A finite extension that contains infinitely many subfields

Let’s consider $$K/k$$ a finite field extension of degree $$n$$. The following theorem holds.

Theorem: the following conditions are equivalent:

1. The extension contains a primitive element.
2. The number of intermediate fields between $$k$$ and $$K$$ is finite.

Our aim here is to describe a finite field extension having infinitely many subfields. Considering the theorem above, we have to look at an extension without a primitive element.

The extension $$\mathbb F_p(X,Y) / \mathbb F_p(X^p,Y^p)$$ is finite

For $$p$$ prime, $$\mathbb F_p$$ denotes the finite field with $$p$$ elements. $$\mathbb F_p(X,Y)$$ is the algebraic fraction field of two variables over the field $$\mathbb F_p$$. $$\mathbb F_p(X^p,Y^p)$$ is the subfield of $$\mathbb F_p(X,Y)$$ generated by the elements $$X^p,Y^p$$.

The degree of $$\mathbb F_p(X,Y) / \mathbb F_p(X^p,Y^p)$$ is equal to $$p^2$$. To prove it, one can see on one side that $$\{X^iY^j \ : \ 0 \le i,j \le p-1\}$$ are independent elements over $$\mathbb F_p(X^p,Y^p)$$ which proves that $$[\mathbb F_p(X,Y) : \mathbb F_p(X^p,Y^p)] \ge p^2$$. On the other side a polynomial $$P(X,Y) \in \mathbb F_p(X,Y)$$ can be written as a linear combination $\sum_{0 \le i,j \le p-1} \lambda_{ij} X^iY^j$ where $$\lambda_{ij} \in \mathbb F_p[X^p,Y^p]$$. And an element $$\frac{P}{Q} \in \mathbb F_p(X,Y)$$ is equal to $$\frac{PQ^{p-1}}{Q^p}$$ while $${Q^p}$$ belongs to $$\mathbb F_p[X^p,Y^p]$$ as can be proved using Frobenius endomorphism. Finally, $$\frac{P}{Q}$$ can be written as linear combination $$\displaystyle \sum_{0 \le i,j \le p-1} \alpha_{ij} X^iY^j$$ where $$\alpha_{ij} \in \mathbb F_p(X^p,Y^p)$$ and we can conclude to $$[\mathbb F_p(X,Y) : \mathbb F_p(X^p,Y^p)] = p^2$$.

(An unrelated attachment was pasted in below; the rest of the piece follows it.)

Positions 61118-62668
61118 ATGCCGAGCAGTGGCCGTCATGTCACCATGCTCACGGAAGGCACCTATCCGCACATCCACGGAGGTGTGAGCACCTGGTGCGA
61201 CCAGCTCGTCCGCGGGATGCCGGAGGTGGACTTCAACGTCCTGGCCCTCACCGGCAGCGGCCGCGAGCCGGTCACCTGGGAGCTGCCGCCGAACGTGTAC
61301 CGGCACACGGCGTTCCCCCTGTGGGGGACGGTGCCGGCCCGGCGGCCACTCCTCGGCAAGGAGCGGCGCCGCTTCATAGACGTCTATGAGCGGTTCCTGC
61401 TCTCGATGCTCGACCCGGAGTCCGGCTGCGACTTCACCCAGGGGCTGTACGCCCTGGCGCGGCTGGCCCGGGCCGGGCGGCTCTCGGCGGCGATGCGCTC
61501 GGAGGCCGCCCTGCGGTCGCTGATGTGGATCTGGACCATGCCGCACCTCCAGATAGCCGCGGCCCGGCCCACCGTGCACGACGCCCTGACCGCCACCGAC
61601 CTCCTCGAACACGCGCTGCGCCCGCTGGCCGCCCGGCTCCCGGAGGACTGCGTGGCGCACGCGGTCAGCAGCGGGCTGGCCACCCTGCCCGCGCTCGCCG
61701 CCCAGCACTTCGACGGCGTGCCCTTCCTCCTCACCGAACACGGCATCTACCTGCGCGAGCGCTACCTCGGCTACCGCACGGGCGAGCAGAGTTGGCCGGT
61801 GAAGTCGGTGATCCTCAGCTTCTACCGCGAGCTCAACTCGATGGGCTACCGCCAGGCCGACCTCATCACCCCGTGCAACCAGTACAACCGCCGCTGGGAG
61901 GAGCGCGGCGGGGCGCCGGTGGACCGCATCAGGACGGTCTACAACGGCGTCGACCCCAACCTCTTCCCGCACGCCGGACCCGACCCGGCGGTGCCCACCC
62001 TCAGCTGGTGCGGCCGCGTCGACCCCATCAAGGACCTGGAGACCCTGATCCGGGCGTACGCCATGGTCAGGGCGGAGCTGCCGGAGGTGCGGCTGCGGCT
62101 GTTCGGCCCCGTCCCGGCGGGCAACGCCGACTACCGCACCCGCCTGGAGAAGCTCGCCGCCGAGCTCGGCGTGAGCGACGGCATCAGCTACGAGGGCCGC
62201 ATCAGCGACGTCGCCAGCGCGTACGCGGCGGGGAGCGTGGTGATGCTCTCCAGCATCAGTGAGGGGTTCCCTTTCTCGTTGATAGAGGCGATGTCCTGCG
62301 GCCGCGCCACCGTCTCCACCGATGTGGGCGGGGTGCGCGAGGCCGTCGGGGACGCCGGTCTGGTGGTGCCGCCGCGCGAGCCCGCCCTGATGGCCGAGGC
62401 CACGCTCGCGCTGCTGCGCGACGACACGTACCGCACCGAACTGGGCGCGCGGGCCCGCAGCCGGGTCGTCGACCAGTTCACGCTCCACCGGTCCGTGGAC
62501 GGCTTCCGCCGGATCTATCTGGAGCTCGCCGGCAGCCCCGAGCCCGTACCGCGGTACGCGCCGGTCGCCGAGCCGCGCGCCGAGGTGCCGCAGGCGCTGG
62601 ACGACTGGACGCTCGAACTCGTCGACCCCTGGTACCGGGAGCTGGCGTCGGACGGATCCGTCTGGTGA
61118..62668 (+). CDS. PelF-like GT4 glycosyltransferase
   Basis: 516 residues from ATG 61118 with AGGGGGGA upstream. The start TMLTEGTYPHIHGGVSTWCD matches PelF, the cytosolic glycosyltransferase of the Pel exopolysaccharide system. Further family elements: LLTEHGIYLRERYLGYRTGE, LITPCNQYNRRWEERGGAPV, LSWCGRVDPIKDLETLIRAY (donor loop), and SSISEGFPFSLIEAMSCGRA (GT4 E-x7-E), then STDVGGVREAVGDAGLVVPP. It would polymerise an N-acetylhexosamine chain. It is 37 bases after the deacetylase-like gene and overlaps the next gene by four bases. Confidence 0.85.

The extension $$\mathbb F_p(X,Y) / \mathbb F_p(X^p,Y^p)$$ is not simple

For $$\theta \in \mathbb F_p(X,Y)$$ we have $$\theta^p \in \mathbb F_p(X^p,Y^p)$$ using again Frobenius endomorphism. Hence $$[\mathbb F_p(X^p,Y^p)(\theta) : \mathbb F_p(X^p,Y^p)] \le p$$ proving that $$\mathbb F_p(X,Y) / \mathbb F_p(X^p,Y^p)$$ cannot have a generating element.

The theorem above allows us to conclude that $$\mathbb F_p(X,Y) / \mathbb F_p(X^p,Y^p)$$ has infinitely many subfields.

Infinitely many subfields of $$\mathbb F_p(X,Y) / \mathbb F_p(X^p,Y^p)$$

For $$f(Y^p) \in \mathbb F_p(Y^p)$$, the field: $K=\mathbb F_p(X^p,Y^p)(f(Y^p)X+Y)$ is a nontrivial extension of $$\mathbb F_p(X^p,Y^p)$$ and we can get that way infinitely many subfields between $$\mathbb F_p(X^p,Y^p)$$ and $$\mathbb F_p(X,Y)$$. Because for $$f_1(Y^p) \neq f_2(Y^p) \in \mathbb F_p(Y^p)$$ if $$\mathbb F_p(X^p,Y^p)(r)=\mathbb F_p(X^p,Y^p)(s)$$ with $$r=f_1(Y^p)X+Y$$ and $$s=f_2(Y^p)X+Y$$, we get $$X = (f_1(Y^p) – f_2(Y^p))^{-1}(r-s) \in \mathbb F_p(X^p,Y^p)(r)$$, then $$Y \in \mathbb F_p(X^p,Y^p)(r)$$ and $$\mathbb F_p(X,Y)$$ would be finitely generated by $$r$$. Hence for $$f_1 \neq f_2$$ the extensions $$\mathbb F_p(X^p,Y^p)(f_1(Y^p)X+Y)$$ and $$\mathbb F_p(X^p,Y^p)(f_2(Y^p)X+Y)$$ are different.